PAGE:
And don't forget about some of the changes you will need to make in your lifestyle. As if the cost wasn't expensive enough, the report also states that "nearly 70% of pet parents spend half their day caring for their puppy in the first few weeks" and "one in five dog owners took time off work to help their puppy adjust." Ellis says, "you’ll want to consider the time commitment a puppy takes and how it will impact your lifestyle, travel schedule, and day-to-day plans." She explains that puppy parents will also need to be patient as both they and their puppy adjust and get to know each other. "If your work and life schedules allow, plan to take off at least one full day when you first bring your puppy home. If you can, work from home for a few days. Being there as much as possible in the beginning will help solidify your bond and you’ll be grateful for the time to help your puppy settle in," she says.
Another thing to consider before making the big leap is what type of breed will be a good match for your family and lifestyle. "When it comes to finding a good match, it’s important to consider your expectations and the dog’s individual needs," Ellis says. There are lots of compromise that go into raising a puppy well beyond financial cost and taking time off work. Ellis explains, "[puppies] also require a lot of training as well as [your] willingness to lose a shoe, cushion, or favorite heirloom to those developing puppy teeth, not to mention the lost sleep of managing all that energy." Just like having kids, right?
Not to fear though — these expert tips will help you feel confident and prepared when you take your furry friend home. "Spring or summer are the optimal seasons for adding a four-legged friend to your family, as warm months make housebreaking easier, and they give you the added benefit of longer and sunnier days for walks and playtime," Ellis says. Upon arriving home, she recommends taking your puppy to their "potty spot" right away and when they go, praise them immediately with lots of love and of course, a delicious treat. After, encourage them to go to their "potty spot" every two hours. Ellis says dogs can only hold their pee for one hour per one month of age so, a 3-month-old puppy should be encouraged to go potty every 3 hours. Remember, accidents are going to happen, so be prepared to clean up a few messes. (Add paper towels to your expense list.)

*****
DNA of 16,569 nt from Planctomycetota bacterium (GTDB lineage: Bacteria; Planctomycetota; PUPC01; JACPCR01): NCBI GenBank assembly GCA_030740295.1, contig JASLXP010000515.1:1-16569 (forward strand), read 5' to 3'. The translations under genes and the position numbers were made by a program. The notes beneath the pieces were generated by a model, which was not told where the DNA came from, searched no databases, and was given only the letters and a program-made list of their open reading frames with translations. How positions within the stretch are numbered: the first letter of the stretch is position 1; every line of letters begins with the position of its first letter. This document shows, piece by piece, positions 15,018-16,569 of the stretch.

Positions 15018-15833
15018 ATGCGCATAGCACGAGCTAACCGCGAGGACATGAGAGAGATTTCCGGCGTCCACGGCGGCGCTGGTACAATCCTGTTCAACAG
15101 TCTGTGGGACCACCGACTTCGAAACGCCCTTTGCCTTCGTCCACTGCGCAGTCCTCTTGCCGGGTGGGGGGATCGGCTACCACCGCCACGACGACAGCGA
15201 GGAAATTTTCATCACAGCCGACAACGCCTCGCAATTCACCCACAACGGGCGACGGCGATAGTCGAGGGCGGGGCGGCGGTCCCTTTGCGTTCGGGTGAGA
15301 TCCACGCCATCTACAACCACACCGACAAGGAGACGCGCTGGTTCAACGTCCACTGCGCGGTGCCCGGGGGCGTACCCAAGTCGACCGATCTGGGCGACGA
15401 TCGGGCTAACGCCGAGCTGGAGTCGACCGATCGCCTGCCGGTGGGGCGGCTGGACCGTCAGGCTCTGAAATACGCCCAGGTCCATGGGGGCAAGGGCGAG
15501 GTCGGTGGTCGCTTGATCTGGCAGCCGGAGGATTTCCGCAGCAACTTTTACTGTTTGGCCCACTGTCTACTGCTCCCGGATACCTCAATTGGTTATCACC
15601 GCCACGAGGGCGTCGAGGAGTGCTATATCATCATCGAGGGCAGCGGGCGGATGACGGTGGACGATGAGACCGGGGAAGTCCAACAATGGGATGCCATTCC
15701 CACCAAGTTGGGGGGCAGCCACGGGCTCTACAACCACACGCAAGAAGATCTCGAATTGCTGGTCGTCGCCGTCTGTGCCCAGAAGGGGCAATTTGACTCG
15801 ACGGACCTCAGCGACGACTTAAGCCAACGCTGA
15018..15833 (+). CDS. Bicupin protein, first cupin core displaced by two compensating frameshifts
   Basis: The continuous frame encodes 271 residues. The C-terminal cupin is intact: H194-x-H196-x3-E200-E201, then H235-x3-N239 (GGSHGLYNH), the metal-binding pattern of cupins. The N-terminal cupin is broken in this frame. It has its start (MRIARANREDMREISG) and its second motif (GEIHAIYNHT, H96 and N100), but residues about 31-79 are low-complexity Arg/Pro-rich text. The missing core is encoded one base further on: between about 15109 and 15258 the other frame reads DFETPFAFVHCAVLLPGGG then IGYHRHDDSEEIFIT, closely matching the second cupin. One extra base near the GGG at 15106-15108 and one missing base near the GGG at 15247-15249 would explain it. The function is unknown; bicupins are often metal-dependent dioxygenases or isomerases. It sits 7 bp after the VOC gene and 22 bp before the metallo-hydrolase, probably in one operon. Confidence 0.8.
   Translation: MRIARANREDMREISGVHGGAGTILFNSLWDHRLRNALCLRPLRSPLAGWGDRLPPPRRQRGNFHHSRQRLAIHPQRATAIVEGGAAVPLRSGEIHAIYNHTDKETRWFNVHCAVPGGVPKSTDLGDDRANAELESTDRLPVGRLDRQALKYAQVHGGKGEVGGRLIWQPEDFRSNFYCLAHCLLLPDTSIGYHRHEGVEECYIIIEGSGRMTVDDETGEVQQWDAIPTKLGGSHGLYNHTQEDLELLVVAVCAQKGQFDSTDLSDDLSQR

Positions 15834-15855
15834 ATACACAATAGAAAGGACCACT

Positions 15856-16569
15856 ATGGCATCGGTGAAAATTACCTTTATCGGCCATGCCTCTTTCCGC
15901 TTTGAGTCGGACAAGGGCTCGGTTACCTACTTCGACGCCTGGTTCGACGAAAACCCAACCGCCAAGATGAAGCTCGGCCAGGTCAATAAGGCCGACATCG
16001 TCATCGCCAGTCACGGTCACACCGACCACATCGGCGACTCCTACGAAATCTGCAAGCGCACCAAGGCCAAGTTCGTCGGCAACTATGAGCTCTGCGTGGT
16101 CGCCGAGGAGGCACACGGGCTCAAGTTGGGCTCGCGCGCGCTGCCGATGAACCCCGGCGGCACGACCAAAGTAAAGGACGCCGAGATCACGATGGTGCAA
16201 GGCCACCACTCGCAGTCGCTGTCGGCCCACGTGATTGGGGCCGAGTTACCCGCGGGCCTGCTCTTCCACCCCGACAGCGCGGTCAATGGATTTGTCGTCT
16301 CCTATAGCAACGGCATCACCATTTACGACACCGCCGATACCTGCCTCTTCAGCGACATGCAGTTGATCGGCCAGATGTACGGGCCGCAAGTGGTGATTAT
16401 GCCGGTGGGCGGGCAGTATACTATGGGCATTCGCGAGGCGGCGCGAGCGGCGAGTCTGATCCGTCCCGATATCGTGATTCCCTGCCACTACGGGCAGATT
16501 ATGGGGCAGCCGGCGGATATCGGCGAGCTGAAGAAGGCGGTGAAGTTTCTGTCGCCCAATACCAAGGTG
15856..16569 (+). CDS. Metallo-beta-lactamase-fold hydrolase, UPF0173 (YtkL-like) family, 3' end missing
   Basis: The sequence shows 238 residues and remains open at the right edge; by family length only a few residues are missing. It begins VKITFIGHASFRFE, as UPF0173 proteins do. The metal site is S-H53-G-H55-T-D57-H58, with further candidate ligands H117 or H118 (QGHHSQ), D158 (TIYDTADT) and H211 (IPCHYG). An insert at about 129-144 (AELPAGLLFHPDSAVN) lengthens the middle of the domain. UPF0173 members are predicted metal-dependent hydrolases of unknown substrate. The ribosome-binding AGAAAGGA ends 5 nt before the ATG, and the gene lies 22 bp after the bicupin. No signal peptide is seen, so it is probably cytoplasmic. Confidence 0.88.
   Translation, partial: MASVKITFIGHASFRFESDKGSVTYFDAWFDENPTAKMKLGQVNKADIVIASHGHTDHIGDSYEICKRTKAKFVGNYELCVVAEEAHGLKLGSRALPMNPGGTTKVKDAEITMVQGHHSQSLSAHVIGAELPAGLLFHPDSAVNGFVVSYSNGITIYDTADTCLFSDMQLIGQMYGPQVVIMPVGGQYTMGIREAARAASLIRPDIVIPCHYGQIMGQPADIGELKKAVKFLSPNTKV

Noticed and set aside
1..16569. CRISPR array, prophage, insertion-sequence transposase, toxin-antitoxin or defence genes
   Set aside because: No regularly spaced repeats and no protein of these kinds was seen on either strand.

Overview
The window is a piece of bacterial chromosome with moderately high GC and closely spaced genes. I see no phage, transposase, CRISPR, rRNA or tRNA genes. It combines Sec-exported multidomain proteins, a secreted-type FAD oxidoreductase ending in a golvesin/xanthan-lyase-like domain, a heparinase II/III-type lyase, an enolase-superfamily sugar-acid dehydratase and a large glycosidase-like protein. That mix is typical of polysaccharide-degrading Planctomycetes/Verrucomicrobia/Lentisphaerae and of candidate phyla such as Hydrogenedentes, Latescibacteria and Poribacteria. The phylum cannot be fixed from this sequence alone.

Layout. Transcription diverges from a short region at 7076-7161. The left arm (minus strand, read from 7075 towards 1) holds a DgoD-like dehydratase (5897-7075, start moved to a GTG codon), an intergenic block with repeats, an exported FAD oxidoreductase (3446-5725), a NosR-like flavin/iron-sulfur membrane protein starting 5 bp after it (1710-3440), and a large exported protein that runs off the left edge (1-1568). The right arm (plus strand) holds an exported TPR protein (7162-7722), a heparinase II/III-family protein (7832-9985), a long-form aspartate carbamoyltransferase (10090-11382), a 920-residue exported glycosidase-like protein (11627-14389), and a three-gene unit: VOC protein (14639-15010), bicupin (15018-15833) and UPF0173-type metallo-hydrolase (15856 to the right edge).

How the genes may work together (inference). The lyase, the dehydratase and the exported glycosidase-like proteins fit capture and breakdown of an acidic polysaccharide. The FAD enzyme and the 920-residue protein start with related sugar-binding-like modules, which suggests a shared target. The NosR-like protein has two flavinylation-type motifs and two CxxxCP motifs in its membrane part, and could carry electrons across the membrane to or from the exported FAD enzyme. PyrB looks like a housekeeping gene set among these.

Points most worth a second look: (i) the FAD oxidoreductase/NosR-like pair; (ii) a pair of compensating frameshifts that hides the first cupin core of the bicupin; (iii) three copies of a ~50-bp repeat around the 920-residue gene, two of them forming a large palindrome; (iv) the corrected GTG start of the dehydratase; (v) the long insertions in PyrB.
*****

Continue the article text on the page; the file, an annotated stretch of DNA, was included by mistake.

Keep in mind, coming to a new home is new and exciting for the puppy, too, so make sure their first day is quiet and stress-free. Ellis makes a good point when she says, "there’s plenty of time for visitors later." Getting through that first night may be a challenge, but Ellis suggests helping them feel safe by placing a familiar smell in their crate when it's time for bed. "On their first night away from mom, they’ll be overwhelmed by new smells. You can help make them feel at home by placing a mama-scented t-shirt or towel in their crate."
Raising a well adjusted dog is also important for both your family and your puppy. Dr. Richter says that socializing your dog with other friendly, healthy and fully vaccinated dogs is a great way to encourage positive social behavior, but the optimal social window is before 14 weeks of age so it's best not to wait too long. "Introducing puppies to new experiences at a young age expands their horizons and creates a better-adjusted dog," says Dr. Richter. He also advises against taking your unvaccinated pup to "dog parks, sidewalks, or anywhere there is dog traffic you are not in control of. The risks of disease are too great."
When it comes to introducing your new pup to the kids, Dr. Richter says to be patient and take things slow. Make sure your kids handle the puppy gently and give the pup lots of positive reassurance. "If you want your puppy to comfortably interact with children, they should meet [him] in a positive and reassuring manner," says Dr. Richter. Ellis wants to remind new dog parents not to be afraid to ask for help. "Having a puppy can be incredibly challenging. Puppies have a lot in common with human babies — they need company, activity, and lots of interaction. Sometimes they cry or have accidents as they learn how to be in the world," so don't be afraid to hire a recommended and qualified pet-sitter for at least three months, especially if you work full-time. If you need assistance or have extra questions, be sure to check out Rover.com's Puppy HQ.